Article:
The Scott Wolfe series by S.L. Shelton. This was another surprise for me. I’m not one for spy thrillers—or I never used to be—until I read S.L. Shelton. He is a talented manipulator. He has the unique ability to make me sad, piss me off, stress me out and make me happy with his novels … and I’m so grateful that he does. My favorite book of the series is Predator’s Game, which is number six, but I love them all. Every single installment is amazing, and together they make a stellar series. 

 
Hedged is another novel written by S.L. Shelton that I'll need with me in ten years. This is a crime thriller and not a part of the Scott Wolfe series. There are a lot of reasons why this book is special to me. It’s just as spectacular as Shelton’s other novels, but altogether different.

 
The Dulcie O’Neil series by H.P. Mallory. I’m not even sure how to categorize these books. Paranormal Romance perhaps? It’s all about a kick ass fairy who’s a Regulator. (That’s a law-enforcement agent who monitors the creatures of the Netherworld and keeps them from making trouble in the mortal world.) Why do I like it? Well, H.P. Mallory has a sense of humor for one thing. She also writes smart, strong female characters. That’s a combination I find very entertaining. This is only one series Mallory has written. I’ve enjoyed them all, but there’s just something different about Dulcie.

 
Rick Riordian’s Percy Jackson series. I’m a sucker for Greek mythology. I have been since I was young. My dad’s family is Greek and I grew up hearing many of the stories from  Mt. Olympus. I even write them myself. My son introduced me to this series back when he was about six or seven. He’s read all of them as have I. Admittedly, I probably like them more than he does, but that’s not surprising. I’m a fan of a lot of YA books. There’s something so beguiling about this series, and it doesn’t seem to wear off, no matter how many times I read it.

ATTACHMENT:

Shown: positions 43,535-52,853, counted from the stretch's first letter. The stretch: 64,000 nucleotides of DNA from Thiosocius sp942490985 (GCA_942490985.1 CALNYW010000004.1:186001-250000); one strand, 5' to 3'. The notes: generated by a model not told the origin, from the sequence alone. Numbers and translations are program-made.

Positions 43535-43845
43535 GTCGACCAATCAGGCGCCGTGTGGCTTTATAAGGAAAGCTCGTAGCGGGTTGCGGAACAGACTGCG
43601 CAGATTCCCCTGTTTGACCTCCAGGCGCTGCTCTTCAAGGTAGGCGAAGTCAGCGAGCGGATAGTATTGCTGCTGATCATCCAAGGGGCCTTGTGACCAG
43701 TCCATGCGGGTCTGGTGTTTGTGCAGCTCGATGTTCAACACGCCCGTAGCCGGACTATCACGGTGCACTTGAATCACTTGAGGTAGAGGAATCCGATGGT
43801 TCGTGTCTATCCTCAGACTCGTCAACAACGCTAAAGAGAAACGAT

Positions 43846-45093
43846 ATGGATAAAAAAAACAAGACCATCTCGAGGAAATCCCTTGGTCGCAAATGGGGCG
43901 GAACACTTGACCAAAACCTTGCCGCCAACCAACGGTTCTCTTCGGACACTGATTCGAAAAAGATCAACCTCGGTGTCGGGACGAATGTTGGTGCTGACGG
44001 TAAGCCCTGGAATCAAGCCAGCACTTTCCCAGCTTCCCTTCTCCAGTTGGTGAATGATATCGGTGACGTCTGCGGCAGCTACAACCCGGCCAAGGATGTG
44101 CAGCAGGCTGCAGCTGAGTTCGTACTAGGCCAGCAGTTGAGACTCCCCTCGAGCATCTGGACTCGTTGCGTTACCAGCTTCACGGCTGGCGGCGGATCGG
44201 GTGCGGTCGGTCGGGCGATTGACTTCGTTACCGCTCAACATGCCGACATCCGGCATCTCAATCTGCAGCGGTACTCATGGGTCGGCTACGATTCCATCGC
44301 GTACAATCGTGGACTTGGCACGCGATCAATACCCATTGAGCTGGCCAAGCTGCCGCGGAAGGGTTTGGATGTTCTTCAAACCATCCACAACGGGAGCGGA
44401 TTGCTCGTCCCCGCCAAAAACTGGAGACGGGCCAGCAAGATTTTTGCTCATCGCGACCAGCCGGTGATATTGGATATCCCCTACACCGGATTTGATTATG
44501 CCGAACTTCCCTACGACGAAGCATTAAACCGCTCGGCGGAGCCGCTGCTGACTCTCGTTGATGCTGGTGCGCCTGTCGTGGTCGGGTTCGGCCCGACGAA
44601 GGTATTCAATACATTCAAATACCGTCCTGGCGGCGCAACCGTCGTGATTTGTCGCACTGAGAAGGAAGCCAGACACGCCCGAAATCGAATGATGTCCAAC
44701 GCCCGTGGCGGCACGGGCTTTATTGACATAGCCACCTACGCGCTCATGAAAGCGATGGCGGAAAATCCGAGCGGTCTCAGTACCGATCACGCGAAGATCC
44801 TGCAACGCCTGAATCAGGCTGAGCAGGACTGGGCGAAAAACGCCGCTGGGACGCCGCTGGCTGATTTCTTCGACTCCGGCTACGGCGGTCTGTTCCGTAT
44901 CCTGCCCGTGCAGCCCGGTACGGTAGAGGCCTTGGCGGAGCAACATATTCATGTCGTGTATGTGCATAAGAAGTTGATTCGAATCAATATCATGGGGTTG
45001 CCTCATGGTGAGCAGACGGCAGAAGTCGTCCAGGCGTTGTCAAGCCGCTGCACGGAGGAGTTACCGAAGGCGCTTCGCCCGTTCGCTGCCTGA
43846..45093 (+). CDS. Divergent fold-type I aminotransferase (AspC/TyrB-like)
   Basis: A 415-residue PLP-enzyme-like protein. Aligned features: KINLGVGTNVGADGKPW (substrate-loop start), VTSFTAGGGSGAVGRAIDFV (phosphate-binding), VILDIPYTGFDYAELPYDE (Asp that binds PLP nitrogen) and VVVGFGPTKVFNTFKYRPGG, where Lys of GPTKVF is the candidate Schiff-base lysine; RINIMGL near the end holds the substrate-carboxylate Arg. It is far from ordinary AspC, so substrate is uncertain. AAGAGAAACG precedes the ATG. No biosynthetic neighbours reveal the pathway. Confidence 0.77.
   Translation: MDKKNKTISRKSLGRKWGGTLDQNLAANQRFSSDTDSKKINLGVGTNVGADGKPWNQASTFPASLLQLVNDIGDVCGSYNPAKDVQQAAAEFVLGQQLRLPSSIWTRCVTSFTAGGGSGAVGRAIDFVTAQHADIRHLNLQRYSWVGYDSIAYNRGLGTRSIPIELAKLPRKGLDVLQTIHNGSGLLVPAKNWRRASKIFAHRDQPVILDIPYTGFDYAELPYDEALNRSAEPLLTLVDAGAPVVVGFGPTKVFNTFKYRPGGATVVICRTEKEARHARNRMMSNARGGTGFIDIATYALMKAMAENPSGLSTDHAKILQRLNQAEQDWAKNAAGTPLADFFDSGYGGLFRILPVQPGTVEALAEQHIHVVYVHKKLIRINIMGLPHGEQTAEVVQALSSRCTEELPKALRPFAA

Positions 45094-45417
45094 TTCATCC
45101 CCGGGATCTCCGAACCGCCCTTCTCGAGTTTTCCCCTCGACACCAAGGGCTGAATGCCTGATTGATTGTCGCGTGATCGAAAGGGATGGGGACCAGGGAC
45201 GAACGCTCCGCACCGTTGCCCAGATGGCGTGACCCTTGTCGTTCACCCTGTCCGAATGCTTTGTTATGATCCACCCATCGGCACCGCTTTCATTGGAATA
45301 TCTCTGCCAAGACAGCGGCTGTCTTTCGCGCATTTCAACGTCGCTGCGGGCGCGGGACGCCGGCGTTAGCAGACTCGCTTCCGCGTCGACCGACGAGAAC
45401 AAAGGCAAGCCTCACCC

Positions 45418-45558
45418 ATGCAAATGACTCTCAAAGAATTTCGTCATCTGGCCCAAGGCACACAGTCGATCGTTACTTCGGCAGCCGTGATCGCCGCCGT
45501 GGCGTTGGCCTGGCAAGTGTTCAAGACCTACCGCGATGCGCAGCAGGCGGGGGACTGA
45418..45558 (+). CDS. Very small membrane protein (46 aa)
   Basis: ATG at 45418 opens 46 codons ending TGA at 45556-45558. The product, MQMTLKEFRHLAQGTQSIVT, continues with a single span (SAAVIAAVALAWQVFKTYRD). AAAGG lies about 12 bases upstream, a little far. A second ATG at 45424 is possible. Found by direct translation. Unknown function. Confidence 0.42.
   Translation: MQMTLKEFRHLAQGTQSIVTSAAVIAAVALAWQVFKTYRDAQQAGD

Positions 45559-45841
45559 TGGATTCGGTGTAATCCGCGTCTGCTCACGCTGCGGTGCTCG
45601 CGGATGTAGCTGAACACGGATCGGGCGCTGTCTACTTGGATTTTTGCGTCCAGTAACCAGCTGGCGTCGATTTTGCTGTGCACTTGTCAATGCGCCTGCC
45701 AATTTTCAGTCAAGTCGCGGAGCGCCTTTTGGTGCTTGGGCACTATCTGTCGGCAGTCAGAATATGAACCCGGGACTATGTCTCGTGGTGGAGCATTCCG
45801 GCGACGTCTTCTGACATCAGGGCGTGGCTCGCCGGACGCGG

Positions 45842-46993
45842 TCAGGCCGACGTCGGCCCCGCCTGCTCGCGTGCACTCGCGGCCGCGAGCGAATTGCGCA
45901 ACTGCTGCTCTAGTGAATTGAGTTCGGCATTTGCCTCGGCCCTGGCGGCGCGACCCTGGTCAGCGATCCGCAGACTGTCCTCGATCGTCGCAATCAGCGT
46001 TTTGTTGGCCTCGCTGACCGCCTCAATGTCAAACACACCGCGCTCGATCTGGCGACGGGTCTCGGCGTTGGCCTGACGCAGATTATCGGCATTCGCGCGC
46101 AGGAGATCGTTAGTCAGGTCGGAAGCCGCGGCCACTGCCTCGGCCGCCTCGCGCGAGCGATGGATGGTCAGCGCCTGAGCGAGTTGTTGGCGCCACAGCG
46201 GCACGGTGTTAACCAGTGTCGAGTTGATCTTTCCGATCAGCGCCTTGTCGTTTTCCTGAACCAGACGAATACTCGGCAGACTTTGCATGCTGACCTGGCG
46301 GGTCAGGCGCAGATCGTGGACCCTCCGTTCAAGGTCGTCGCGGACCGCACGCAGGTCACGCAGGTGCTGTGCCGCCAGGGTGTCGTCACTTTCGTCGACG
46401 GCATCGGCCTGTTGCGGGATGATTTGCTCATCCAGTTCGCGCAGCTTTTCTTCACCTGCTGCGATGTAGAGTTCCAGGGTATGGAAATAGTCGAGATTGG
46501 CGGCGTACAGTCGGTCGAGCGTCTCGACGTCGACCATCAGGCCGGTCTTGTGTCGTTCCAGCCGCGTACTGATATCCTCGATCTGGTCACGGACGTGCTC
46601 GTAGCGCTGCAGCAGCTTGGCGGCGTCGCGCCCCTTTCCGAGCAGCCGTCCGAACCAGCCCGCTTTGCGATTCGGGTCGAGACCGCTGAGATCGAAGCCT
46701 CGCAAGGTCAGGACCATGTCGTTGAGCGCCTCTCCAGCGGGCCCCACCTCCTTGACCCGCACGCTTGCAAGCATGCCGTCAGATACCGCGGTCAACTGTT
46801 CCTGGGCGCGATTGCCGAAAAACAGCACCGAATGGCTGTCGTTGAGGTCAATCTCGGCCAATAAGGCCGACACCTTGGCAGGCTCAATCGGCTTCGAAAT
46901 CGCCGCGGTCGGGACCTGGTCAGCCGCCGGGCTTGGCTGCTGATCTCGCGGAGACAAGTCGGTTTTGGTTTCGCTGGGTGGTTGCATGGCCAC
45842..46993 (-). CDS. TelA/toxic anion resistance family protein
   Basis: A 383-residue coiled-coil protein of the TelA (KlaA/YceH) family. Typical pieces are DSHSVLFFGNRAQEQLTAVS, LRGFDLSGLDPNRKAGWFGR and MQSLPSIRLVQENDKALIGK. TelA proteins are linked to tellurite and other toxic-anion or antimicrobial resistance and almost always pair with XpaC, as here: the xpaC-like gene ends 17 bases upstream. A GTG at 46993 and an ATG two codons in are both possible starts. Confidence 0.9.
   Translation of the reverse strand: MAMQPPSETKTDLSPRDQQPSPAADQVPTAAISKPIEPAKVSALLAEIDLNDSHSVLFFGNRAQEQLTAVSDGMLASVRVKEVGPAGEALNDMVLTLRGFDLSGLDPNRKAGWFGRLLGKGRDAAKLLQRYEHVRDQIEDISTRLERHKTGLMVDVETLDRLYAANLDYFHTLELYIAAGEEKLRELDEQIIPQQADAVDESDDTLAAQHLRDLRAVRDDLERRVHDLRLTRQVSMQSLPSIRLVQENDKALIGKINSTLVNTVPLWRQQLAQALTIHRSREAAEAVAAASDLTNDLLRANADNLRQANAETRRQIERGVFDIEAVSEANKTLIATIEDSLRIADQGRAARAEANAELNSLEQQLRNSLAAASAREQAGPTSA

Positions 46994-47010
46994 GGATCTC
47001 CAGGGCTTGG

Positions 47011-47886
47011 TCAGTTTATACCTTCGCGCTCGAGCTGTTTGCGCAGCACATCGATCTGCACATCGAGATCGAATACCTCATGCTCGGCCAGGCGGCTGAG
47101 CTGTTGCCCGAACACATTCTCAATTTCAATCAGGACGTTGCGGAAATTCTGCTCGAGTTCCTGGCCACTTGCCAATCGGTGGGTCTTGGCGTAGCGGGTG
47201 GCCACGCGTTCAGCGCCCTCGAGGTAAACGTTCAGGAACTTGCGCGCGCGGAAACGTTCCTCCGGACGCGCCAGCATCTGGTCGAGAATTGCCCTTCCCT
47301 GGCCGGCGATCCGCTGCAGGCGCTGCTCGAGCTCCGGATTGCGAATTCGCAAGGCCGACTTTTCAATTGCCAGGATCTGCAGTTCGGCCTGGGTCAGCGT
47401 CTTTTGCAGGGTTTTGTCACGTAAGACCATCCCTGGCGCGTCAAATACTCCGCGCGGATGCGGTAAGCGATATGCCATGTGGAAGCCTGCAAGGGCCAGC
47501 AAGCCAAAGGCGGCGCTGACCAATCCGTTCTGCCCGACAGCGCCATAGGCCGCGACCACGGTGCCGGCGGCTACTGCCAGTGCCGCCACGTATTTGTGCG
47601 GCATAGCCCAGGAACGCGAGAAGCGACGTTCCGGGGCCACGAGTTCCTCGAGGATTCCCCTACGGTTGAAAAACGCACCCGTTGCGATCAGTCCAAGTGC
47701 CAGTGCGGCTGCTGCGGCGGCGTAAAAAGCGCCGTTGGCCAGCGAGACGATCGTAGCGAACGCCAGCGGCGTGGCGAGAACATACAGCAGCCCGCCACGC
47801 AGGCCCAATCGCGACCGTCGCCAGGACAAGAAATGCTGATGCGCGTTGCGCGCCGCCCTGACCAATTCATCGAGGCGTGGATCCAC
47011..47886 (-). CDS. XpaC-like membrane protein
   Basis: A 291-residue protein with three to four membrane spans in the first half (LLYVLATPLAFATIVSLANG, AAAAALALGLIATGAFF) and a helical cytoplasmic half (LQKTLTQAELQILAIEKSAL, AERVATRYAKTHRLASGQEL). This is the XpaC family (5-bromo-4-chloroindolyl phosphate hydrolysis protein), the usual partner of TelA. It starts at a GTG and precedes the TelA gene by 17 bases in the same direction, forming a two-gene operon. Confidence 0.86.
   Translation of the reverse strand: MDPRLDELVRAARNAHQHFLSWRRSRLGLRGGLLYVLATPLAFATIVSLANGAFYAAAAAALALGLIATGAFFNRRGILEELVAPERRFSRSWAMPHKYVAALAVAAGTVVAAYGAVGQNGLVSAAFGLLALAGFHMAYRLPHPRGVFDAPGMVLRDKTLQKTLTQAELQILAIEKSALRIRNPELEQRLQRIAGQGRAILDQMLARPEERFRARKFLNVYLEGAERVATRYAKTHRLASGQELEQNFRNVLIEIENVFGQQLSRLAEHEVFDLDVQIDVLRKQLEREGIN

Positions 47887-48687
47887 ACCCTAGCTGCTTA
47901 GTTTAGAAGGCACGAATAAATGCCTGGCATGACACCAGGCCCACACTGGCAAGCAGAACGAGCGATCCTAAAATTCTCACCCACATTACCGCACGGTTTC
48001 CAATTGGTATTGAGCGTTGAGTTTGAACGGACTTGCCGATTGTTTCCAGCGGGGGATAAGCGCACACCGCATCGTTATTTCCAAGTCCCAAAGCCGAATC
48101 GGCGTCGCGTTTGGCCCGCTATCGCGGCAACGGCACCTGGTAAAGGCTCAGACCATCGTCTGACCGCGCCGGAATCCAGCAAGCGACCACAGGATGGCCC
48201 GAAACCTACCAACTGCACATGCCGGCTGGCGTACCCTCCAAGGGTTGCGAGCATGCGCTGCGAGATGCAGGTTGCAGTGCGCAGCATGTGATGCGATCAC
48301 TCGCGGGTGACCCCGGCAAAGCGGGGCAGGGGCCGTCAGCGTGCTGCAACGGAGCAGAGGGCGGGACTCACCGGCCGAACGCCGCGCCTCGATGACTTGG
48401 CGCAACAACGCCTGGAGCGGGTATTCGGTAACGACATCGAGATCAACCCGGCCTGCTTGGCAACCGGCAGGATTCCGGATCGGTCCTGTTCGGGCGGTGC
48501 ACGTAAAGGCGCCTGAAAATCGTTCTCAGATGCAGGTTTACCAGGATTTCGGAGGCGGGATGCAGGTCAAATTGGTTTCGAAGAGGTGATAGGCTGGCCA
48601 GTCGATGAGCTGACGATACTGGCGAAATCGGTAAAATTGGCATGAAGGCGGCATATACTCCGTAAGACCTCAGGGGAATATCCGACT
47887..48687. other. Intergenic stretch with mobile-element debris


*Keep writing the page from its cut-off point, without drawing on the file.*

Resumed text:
I was introduced to Sarah Addison Allen about six years ago. I'm not sure I can choose just one of her books to put in the box, so I won't. I'll take them all. She's another southern fiction writer that I enjoy. Her books are a little different than most that I've read. There's always an element of magic mixed in with her stories, along with romance and small country charm. If I want to read something uplifting, any of Allen's novels satisfy that need. 

 
And that brings me to my all-time favorite author, James Lee Burke. In my opinion, Burke is a literary god. Dramatic? Probably, but we all like what we like, right? (As a side note—another author on this list, Jesse James Freeman, reminds me a lot of Burke. They both have a lyrical quality to their writing that captivates and enchants me.) He’s written thirty-seven novels, but the twenty I love the most make up his Dave Robicheaux series. I don’t think Burke can be described as a southern fiction writer—at least not exclusively. This series takes place in Iberia Parish, Louisiana, but this is not the only setting for his novels. It centers around a police detective who is a recovering alcoholic. He’s always fighting demons; either from his time in Vietnam, the criminals he puts behind bars or other sordid people and places from his past. This character, Dave Robicheaux, is deeply flawed, but he’s written in such a realistic way. He reminds me a little of my dad. I love him and I hate him—which is something I recognize, but don’t really want to contemplate too much—and the books are oftentimes dark and emotional. Burke has the ability to transport me into his novels. I get lost in them. His writing makes me happy—even when his subject matter is decidedly unhappy—and satisfies me in ways few other writers can.

That will have to be one very large box, indeed. Probably a reinforced trunk with an easy lock so that I can dip into it many times between now and that ten-year mark.